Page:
We know more about the dark side of the moon and the surface of Mars than we do about our deep ocean environments. EU-funded research is shedding more light on the darkest depths of the North Atlantic maritime region. A better understanding of deep-sea habitats will inform the sustainable management of this vital resource.
© JM Roberts, Changing Oceans Expedition 2012
What happens in the depths of oceans has a profound effect on our environment and climate. A global effort is underway to improve understanding of these depths essential to developing what is called maritime spatial planning (MSP). This is a process of involving multiple users of the ocean, across borders and sectors, to make informed and coordinated decisions on managing marine resources in an efficient, safe and sustainable way.
The EU-funded project ATLAS applies a new approach to an international effort to develop an adaptive Atlantic MSP that will span the deep waters of the EU, US and Canada as well as international waters.
ATLAS will also bring together a wide variety of marine science datasets, which coupled with the ocean-scale MSP, can transform our ability to sustainably manage the oceans resources. And all the research will take place in the wide context of better understanding climate change.
The ATLAS project was put together in response to a broad call from the European Commission to improve our understanding of the balance between preservation and exploitation in the North Atlantic ecosystem, says project coordinator Murray Roberts of the School of Geosciences at the University of Edinburgh in the UK. The project is highly interdisciplinary, including aspects of both fundamental and applied research from biology to physics, and also with contributions from social scientists, industry stakeholders and civil society. Together this will yield an interconnected understanding of how we should value deep ocean systems.
Research activities will focus on waters 200-2000 metres deep, where the greatest gaps in our understanding lie and certain animal and plant populations and ecosystems are known to be under pressure.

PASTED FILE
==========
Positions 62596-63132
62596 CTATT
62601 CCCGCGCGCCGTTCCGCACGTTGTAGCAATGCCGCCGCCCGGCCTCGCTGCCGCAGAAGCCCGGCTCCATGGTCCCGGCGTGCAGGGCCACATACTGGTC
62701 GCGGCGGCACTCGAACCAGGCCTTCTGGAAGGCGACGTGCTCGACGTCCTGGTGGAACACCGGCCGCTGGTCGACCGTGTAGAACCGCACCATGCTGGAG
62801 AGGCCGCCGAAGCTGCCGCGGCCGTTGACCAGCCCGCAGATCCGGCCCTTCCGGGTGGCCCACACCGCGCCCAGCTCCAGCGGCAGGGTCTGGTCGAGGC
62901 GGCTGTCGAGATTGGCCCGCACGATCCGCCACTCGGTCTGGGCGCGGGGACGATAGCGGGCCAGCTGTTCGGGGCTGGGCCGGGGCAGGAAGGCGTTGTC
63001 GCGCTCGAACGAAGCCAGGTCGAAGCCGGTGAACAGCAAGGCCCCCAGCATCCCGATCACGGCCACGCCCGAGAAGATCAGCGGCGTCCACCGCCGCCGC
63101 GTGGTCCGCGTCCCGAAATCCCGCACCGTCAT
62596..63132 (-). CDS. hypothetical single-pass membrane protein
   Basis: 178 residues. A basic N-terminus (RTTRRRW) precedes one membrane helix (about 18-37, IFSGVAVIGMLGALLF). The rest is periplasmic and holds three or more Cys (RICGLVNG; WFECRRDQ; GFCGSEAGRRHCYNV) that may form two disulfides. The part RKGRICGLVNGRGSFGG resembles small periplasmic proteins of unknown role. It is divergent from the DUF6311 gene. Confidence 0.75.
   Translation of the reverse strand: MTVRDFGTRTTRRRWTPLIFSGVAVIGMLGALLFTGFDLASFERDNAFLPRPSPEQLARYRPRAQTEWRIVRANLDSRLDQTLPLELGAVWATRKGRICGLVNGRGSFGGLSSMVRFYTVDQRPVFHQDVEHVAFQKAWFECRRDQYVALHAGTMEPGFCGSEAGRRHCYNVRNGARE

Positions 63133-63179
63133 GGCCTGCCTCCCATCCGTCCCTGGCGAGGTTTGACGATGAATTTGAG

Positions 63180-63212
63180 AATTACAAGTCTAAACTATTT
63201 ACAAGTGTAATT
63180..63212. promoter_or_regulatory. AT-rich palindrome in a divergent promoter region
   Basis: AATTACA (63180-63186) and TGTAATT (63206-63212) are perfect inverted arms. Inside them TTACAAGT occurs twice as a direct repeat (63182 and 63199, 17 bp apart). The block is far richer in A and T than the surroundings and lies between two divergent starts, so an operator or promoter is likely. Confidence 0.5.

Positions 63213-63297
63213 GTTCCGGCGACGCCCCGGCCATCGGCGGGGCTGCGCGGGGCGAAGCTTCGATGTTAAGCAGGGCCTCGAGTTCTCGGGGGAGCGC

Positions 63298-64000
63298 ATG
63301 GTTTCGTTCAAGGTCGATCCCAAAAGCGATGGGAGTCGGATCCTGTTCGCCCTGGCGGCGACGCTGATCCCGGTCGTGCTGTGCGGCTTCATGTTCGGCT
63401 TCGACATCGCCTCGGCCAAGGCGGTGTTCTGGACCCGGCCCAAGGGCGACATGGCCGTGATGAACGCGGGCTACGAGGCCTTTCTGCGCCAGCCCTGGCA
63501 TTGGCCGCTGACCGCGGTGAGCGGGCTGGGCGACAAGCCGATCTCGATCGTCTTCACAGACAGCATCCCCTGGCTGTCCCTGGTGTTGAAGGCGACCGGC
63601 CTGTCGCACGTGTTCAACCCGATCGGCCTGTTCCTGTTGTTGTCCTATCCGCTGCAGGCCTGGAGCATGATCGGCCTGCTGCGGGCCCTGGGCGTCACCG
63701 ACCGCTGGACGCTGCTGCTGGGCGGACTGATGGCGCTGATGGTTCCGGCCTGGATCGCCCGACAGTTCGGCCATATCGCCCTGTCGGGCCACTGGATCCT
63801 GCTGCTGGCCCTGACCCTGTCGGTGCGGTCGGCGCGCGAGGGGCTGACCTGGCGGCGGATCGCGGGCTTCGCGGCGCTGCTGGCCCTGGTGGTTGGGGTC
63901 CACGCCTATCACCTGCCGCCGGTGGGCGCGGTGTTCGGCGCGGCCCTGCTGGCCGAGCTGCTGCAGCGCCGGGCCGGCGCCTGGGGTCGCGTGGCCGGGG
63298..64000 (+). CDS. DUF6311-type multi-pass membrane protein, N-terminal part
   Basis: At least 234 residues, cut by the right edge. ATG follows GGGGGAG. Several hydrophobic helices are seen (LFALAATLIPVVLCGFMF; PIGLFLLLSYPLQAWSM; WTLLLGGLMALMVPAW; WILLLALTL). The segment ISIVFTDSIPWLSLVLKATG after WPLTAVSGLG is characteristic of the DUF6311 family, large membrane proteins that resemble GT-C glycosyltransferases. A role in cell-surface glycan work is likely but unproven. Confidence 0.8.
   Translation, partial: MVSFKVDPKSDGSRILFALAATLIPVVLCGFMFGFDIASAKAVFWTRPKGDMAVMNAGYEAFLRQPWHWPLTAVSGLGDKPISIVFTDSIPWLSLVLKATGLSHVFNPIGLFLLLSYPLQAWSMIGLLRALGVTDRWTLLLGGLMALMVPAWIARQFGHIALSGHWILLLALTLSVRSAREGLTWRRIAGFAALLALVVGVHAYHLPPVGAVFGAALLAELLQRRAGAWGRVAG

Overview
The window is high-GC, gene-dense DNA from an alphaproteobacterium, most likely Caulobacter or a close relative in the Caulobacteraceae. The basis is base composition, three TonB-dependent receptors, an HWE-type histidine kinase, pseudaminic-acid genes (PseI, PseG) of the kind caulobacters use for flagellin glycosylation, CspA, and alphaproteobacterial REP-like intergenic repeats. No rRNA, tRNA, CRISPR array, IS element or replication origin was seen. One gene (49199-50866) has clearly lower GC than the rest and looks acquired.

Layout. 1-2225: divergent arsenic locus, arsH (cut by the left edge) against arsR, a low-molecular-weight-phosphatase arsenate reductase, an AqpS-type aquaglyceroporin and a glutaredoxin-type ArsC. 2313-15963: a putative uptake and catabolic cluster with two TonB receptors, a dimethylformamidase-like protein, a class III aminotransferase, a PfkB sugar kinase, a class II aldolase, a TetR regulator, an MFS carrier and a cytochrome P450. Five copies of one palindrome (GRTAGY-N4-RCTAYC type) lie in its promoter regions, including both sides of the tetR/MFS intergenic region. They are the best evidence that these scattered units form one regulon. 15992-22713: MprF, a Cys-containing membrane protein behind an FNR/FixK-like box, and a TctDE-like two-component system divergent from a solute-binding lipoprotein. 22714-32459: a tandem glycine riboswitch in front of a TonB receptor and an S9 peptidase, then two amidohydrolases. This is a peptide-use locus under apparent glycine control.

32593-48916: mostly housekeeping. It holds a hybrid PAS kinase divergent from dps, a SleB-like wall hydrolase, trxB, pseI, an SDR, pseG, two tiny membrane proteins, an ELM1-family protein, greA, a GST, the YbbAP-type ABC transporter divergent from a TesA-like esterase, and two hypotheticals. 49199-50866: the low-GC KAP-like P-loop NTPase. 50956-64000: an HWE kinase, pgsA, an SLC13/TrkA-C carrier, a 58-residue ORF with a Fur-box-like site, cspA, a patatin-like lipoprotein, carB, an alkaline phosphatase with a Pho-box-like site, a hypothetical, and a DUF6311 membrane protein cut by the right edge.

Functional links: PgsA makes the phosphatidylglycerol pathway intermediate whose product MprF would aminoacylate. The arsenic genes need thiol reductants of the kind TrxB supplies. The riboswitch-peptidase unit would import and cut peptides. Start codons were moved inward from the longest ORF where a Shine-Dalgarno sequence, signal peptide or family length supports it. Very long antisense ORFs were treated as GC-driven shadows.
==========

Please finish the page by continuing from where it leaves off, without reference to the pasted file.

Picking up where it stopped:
We are looking to study the deep Atlantic eco-systems in support of blue growth, Roberts continues. The project is aiming to explore some of the areas of the ocean that we know least about, and get better knowledge of the massive ocean circulation patterns, and how they are changing: this is vital to better understand how marine ecosystems will respond to climate change.
ATLAS will exploit the vast purpose-built international sensor arrays already in place in the ocean and use these as a foundation to understand how climate and ocean variability interact with human pressures to shape the living resources they provide.
The existing OSNAP Subpolar North Atlantic array moorings in the Atlantics Rockall Trough which lies to the northwest of Scotland and Ireland will be augmented with oxygen, acidity and carbon dioxide sensors, and a water sampler for nitrate, silicate and phosphate. For the first time this will provide regular information on both ocean circulation and biogeochemical fluctuation.
During the project, marine scientists will investigate interconnections between ocean circulation, surface production, and the biological richness of Atlantic ecosystems. Some 25 deep-sea cruises are planned with more in development.
These cruises will study a network of 12 case study areas that span the Atlantic Ocean. Ecosystems to be studied include sponge, cold-water coral, seamount and mid-ocean ridge systems.
For example, an ATLAS cruise named MEDWAVES led by Covadonga Orejas of Spains Instituto Español de Oceanografía, a project partner, took place in autumn 2016. The expedition followed outflow water from the western end of the Mediterranean to the Azores. During the cruise, several important new discoveries were noted, including a spectacular range of coral gardens and glass sponges sitting in North Atlantic Deep Water and a lost coral reef.
The outputs and outcomes of the ATLAS project will have a direct impact on protecting the marine environment by filling important gaps in our knowledge and enabling effective planning for, and regulation of, activities including deep-water hydrocarbon drilling and deep-sea mining.